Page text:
Historical buildings are scattered throughout the South Rim and all of them are worth an inspection. Native Tribes have created art and souvenirs that are on show at Tribes. Many stores and bookstores – like Verkamp’s Visitor Center – house historical information, art galleries, Native Tribal art or Grand Canyon souvenirs for sale – and are also worth stopping in to browse at your leisure.
Tip 10 Get a feel for geology.
The Yavapai Geology Museum has educational displays on Grand Canyon’s geologic history, but the most interesting and tactile for kids is the large topographic relief model. This 3D map that is designed to be touched can be studied by young visitors to put the massive canyon into perspective. After a tour of the museum, walk on the interpretive path, the Trail of Time, to see samples of Grand Canyon rocks.
Tip 11 Become a Junior Ranger.
While every visit to the Grand Canyon is special, the National Park Service has designed a Junior Ranger Program to help make the experience extra special for children ages 4 to 14. Kids learn about the Grand Canyon’s natural and cultural history while completing in fun activities. Kids can get sworn in as a Grand Canyon National Park Junior Ranger and receive a certificate and a badge – just like regular park rangers wear.
Tip 12 Bike the Rim.
Family-friendly biking can be enjoyed by riders of all ages along the paved Greenway section of the Rim Trail between Grand Canyon Visitor Center and the South Kaibab Trailhead. This 5-mile route (one way) is mostly level and has no car traffic. Bicycles for adults and older kids, as well as Burley trailers to carry small children, can be rented from Bright Angel Bicycle Rentals, which is located at Grand Canyon Visitor Center.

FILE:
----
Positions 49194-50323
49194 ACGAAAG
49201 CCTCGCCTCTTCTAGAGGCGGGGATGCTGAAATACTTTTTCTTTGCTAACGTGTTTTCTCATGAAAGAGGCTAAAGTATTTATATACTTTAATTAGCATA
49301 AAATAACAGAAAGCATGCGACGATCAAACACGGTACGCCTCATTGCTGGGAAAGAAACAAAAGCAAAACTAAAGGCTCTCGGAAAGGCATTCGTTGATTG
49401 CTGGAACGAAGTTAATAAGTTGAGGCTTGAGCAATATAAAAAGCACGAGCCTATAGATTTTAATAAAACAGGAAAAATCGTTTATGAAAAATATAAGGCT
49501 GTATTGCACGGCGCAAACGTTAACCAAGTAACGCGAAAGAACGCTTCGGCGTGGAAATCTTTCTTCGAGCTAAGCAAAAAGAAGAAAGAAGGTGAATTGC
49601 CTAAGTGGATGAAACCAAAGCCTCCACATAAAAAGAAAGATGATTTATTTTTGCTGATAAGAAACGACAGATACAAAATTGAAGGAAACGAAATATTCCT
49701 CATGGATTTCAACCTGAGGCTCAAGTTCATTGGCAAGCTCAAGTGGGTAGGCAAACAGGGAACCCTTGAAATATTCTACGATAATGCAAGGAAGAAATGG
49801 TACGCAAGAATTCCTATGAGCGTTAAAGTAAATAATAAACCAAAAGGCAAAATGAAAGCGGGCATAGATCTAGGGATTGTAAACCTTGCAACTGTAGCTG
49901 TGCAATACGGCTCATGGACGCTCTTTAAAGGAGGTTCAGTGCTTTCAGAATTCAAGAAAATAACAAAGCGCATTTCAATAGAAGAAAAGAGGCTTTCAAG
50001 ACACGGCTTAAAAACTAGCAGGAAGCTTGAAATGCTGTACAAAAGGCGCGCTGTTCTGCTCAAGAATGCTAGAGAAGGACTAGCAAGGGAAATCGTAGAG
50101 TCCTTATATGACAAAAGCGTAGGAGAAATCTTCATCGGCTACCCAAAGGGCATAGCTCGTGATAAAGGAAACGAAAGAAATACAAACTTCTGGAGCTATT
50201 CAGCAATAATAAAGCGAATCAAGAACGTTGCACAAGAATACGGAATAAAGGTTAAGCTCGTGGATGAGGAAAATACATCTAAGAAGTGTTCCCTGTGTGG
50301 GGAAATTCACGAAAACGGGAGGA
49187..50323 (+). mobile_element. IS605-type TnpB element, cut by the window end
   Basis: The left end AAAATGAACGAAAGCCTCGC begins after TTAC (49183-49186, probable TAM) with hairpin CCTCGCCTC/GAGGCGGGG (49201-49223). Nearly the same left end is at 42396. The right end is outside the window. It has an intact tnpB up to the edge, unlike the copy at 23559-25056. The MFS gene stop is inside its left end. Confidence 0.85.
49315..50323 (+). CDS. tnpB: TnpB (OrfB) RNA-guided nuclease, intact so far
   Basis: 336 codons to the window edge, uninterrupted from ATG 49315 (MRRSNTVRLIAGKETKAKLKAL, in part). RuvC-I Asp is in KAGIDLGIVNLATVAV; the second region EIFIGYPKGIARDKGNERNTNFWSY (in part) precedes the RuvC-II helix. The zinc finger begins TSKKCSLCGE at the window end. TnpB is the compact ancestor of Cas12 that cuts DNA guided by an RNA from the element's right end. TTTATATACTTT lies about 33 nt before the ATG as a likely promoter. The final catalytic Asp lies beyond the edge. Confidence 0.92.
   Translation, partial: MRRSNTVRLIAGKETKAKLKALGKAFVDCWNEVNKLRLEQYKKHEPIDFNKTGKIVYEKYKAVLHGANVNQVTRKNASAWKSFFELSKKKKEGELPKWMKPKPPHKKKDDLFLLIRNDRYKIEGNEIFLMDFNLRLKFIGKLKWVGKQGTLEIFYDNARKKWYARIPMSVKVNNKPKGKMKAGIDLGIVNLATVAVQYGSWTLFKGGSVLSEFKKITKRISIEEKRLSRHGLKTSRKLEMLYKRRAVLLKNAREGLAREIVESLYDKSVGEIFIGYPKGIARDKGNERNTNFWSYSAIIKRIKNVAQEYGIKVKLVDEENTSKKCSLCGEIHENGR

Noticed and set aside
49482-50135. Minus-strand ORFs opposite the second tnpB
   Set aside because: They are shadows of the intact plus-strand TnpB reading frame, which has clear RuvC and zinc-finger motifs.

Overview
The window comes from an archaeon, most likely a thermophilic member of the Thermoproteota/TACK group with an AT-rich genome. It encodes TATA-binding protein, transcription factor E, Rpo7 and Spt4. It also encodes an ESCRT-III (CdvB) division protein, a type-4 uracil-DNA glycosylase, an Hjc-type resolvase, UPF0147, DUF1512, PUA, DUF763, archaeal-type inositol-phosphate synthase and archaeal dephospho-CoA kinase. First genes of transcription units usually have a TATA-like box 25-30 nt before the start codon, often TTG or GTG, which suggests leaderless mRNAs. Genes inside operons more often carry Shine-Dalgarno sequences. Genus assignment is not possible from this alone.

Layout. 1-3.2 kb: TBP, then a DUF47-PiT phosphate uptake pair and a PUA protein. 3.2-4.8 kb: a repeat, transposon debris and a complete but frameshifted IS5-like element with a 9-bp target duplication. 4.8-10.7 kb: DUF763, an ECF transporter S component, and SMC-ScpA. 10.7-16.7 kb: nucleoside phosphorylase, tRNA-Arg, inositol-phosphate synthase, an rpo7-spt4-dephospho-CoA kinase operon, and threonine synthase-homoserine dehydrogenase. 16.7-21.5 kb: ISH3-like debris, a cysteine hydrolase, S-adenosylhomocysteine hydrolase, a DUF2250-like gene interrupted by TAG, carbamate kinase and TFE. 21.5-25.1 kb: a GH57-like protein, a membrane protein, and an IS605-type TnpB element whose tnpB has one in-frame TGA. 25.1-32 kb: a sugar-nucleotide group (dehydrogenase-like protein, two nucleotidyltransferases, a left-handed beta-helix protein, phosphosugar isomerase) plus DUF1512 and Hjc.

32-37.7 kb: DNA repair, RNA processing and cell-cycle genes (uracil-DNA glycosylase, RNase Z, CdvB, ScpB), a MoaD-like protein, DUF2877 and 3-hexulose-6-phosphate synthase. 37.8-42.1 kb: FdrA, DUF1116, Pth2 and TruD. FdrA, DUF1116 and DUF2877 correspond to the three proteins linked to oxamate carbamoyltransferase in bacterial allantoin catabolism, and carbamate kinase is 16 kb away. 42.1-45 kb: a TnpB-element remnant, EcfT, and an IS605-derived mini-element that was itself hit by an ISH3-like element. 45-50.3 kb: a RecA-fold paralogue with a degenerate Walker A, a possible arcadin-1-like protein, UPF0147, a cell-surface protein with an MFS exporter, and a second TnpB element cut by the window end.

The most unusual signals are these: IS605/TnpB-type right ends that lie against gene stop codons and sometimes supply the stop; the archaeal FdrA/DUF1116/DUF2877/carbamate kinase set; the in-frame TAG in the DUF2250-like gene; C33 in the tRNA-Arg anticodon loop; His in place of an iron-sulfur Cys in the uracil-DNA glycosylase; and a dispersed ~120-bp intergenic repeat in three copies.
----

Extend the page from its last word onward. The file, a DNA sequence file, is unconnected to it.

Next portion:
Tip 13 See the sunrise or sunset.
Viewing the enormous expanse of the Grand Canyon at sunrise or sunset are Bucket List experiences and there is no better place than the South Rim to experience this majesty. The Grand Canyon is over 200 miles long and it is 11 miles wide at the South Rim. The mighty Colorado River flows through the Inner Gorge over a mile below the South Rim viewpoints…no other place on earth rivals these views.
Tip 14 Ride the Train.
Make a spectacular trip to Grand Canyon on a restored WWII-era passenger train and diesel engine (some have been converted to be fueled by vegetable oil). The train has a glass roof, a friendly conductor, a mock train robbery and Wild West shootout, and fabulous views from around the canyon. This is a trip every age will enjoy. The ride can take 2 to 4 hours and can include lunch. If you don’t arrive at Grand Canyon by train, you can at least watch the locomotive arriving daily (11:45 a.m.) and departing (3:30 p.m.) from the historic station at Grand Canyon Village.
Attend a ranger-led program. Learn about fossils, geology, native birds and animals, stories and tales of the canyon, as well as the history of the park. There are even ranger-led walks and night sky programs. Pick up a park newspaper when you arrive or go online ahead of time to check out the schedule for the day(s) you’ll be at the park.
The Grand Canyon is a marvelous destination for families. As one of the 7 Natural Wonder of the World and a National Park, the Grand Canyon is one place that everyone should visit, at least once in their lifetime.
The Grand Canyon is in northern Arizona–a state abundant with amazing attractions. Check out our post 10 Must See Attraction in Arizona.
One of my favorite posts to write is “10 Must-See Attractions in…” I originally thought that was going to be the theme of this post. However, it’s silly to try and determine the “must see” sights for the Grand Canyon National Park when the whole Grand Canyon is one big must see.